Charles Godfrey Leland - The Unpublished Legends of Virgil (1899)
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One of the most peculiar cultural developments was the idea that arose in the Middle Ages of Virgil as a magician. Not just somebody with an occasional vision and a trick or two but full-blown magic spells, talking metal heads, living after death - that type of magician. J.W. Spargo's 1934 dissertation-turned-book Virgil the Necromancer is most often referenced but seems to be a tad wayward in its conclusions so the real sources remain Domenico Comparetti's Vergil in the Middle Ages (1872, English 1895) and J.S. Tunison's Master Virgil: The Author of the Aeneid as He Seemed in the Middle Ages (1888). Jan M. Ziolkowski and Michael C.J. Putnam's The Virgilian Tradition: The First Fifteen Hundred Years is a more extensive compilation of material. (There was an American stage performer named Virgil the Magician in the 1940s. Apparently one of his illusions was a vanishing lion.)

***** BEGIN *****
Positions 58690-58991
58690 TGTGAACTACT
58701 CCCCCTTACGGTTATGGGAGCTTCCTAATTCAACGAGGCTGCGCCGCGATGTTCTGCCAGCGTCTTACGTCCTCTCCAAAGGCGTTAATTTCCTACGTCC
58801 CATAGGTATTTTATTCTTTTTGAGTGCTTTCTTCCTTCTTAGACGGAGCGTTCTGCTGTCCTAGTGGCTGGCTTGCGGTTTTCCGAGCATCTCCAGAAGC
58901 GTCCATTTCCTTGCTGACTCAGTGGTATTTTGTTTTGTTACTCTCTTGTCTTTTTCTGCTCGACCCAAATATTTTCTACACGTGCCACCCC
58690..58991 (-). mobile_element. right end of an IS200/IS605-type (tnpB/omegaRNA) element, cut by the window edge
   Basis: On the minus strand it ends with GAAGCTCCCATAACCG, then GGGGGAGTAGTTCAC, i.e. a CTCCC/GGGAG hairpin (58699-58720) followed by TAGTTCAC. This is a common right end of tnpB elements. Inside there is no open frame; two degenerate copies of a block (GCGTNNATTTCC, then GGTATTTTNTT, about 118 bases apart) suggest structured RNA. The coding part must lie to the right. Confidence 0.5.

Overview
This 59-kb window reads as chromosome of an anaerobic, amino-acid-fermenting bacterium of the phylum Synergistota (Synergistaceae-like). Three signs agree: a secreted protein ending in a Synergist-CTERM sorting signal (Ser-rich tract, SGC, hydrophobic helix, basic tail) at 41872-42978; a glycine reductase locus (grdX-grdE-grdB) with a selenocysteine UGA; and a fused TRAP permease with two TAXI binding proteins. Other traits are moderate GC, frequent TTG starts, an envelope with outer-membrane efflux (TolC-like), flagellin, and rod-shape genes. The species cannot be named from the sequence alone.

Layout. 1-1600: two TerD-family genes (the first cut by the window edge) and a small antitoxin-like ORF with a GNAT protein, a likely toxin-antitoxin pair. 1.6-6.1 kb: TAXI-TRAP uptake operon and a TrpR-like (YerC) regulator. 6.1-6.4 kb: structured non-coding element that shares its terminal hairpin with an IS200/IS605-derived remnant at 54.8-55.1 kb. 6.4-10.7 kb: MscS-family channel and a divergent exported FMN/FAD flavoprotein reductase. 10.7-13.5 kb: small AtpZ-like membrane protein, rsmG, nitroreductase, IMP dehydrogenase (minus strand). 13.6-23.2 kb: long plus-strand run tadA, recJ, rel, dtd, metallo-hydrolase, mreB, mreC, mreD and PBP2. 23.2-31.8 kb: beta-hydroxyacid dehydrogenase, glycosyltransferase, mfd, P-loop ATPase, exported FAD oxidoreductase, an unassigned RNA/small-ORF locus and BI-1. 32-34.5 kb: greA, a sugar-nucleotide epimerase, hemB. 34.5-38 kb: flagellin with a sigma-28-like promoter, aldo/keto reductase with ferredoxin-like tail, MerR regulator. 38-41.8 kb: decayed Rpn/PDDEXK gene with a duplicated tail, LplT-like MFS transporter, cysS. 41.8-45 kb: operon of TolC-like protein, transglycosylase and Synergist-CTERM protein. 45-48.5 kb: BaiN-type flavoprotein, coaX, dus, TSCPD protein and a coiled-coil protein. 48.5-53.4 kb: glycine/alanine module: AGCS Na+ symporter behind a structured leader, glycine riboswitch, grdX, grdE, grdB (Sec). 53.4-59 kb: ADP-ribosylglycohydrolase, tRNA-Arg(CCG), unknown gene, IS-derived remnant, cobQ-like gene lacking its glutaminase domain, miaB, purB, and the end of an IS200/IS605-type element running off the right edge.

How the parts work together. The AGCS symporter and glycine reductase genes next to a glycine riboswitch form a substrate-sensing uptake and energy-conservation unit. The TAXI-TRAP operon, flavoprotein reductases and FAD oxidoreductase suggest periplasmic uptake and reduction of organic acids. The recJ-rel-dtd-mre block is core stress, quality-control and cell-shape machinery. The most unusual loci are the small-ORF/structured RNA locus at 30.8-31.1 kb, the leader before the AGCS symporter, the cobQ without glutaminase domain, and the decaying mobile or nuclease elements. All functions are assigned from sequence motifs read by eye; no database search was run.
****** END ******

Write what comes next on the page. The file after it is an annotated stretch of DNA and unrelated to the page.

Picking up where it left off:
The Unpublished Legends of Virgil seems to have been intended as mostly a supplement to Comparetti since it collects an additional fifty or so tales that "contain much more that is occult, strange and heathen, than can be found in the other tales". Exactly my kind of book though I wonder about the ones he didn't include because they were "shocking" (his quotes), especially since what is already collected is pretty earthy shall we say.